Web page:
The former Southampton, Celtic and Middlesbrough manager got his tenure as national team boss off to an encouraging start with a 1-0 win over Estonia in a challenge match at Pittodrie last month.
However, the serious stuff begins against the Welsh as Scotland try to rescue ailing qualification hopes.
The Scots are bottom of Group A with two points from four games, one behind Chris Coleman's men who won 2-1 when the two countries met at Cardiff in October but Strachan is desperate to put a week's work on the training ground into practise.
"I am looking forward to it," he said at Scotland's Mar Hall Hotel base on the outskirts of Glasgow.
"It is bring it on time now.
"We have done all the work, let's get the game on now.
"A result means we feel good about ourselves but a result and a performance means we feel very good about ourselves.
"But the win is what we are looking for. Results make people feel better.
"We talk of style and this and that, but as fans and players, we really just want to win.
"If we get the win and we haven't done well then we can analyse it, but I think we look for a win all the time. We are competitive animals."
One theme of Strachan's media conference was the trust he has in his squad and it is that trait which he believes could make the difference.
"We are going to put trust in 11 players tomorrow," he said.
"I could trust 26, that's for sure, but unfortunately I can only pick 11 and that has been hard.
"I have watched them all week and I have enjoyed their enthusiasm.
"It was good to stand back and watch them this morning.
"If you can't play football any more there is nothing better than watching good players play.
"They know which way we want to play, we know which way we want to attack and defend, there are no grey areas.
"We expect the players we pick to do what they are good at, nothing more and nothing less, within a system that we have been practising all week.
"The hard bit is picking 11 but it is good to know that there are others that you can trust."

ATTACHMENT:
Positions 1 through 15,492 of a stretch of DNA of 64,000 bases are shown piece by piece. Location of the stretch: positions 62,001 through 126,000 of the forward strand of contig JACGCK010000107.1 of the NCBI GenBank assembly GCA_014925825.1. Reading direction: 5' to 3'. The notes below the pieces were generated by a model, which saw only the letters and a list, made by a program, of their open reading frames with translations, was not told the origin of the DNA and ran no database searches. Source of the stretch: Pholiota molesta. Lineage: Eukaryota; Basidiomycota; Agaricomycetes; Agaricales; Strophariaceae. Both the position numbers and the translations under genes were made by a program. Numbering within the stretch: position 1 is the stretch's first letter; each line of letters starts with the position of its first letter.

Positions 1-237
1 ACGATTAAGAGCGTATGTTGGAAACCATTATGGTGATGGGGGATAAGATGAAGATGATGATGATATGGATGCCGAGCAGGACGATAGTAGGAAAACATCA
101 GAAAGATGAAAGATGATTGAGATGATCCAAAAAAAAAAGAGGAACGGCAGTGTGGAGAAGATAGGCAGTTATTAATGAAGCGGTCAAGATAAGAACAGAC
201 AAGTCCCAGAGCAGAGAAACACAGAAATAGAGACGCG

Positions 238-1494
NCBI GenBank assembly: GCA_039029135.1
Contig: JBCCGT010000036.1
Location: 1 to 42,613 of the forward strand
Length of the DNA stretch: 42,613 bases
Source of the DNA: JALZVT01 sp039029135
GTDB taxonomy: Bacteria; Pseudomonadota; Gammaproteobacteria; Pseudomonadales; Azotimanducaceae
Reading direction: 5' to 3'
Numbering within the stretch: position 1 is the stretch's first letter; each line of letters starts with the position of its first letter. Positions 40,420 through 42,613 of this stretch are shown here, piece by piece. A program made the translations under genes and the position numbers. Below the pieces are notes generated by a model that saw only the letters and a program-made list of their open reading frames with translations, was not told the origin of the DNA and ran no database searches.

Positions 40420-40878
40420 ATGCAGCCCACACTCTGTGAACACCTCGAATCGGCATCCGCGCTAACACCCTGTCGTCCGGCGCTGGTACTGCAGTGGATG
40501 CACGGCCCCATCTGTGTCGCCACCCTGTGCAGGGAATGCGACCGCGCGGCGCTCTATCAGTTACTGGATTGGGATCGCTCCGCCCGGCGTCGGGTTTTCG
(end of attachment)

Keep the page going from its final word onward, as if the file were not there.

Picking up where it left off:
The Scotland manager's confidence in his players is in sharp contrast to former Wales midfielder Mickey Thomas, a team-mate of Strachan's at Leeds, who claimed the Scots' squad was the "worst" ever.
The former Aberdeen and Manchester United midfielder had a jibe back at Thomas, alluding to the Welshman's involvement in a counterfeit currency scam which landed him in jail.
"I played with Mickey and it is a bold statement," said Strachan.
"To validate that you would need to be about 150 years old and I know Mickey is looking a bit old, but not 150 years old.2
Strachan joked: "In saying that, he is liable to have a passport that says 150 years on it...
"Mickey is always good fun whenever you meet him so I take it with a pinch of salt.
"But he has definitely livened up the Scottish media for the last day or so."
Strachan laughed when asked if he would be using Thomas' comments as a motivational tool.
"Not at all," he said. "I wouldn't like to think what anybody else said would increase the motivation and purpose in how we are going to play.
"If so, we bring someone in to crack a funny every week."
Much of the focus from the Scottish media's point of view this week has been on Gareth Bale, not only because he scored both goals against Scotland in Cardiff.
Strachan acknowledged Bale was a "top player" but skirted round the tactics he will deploy to take care of that particular threat.
"From the first day I was in management, you know that no matter who you are playing against, everyone has strengths and weaknesses," he said
"We have made people aware of where there might be danger.
"The players will tell you what we have been working on is a lot to do with what is in our dressing room.
"The thing is, when the players are in the dressing room tomorrow, they know they can trust each other."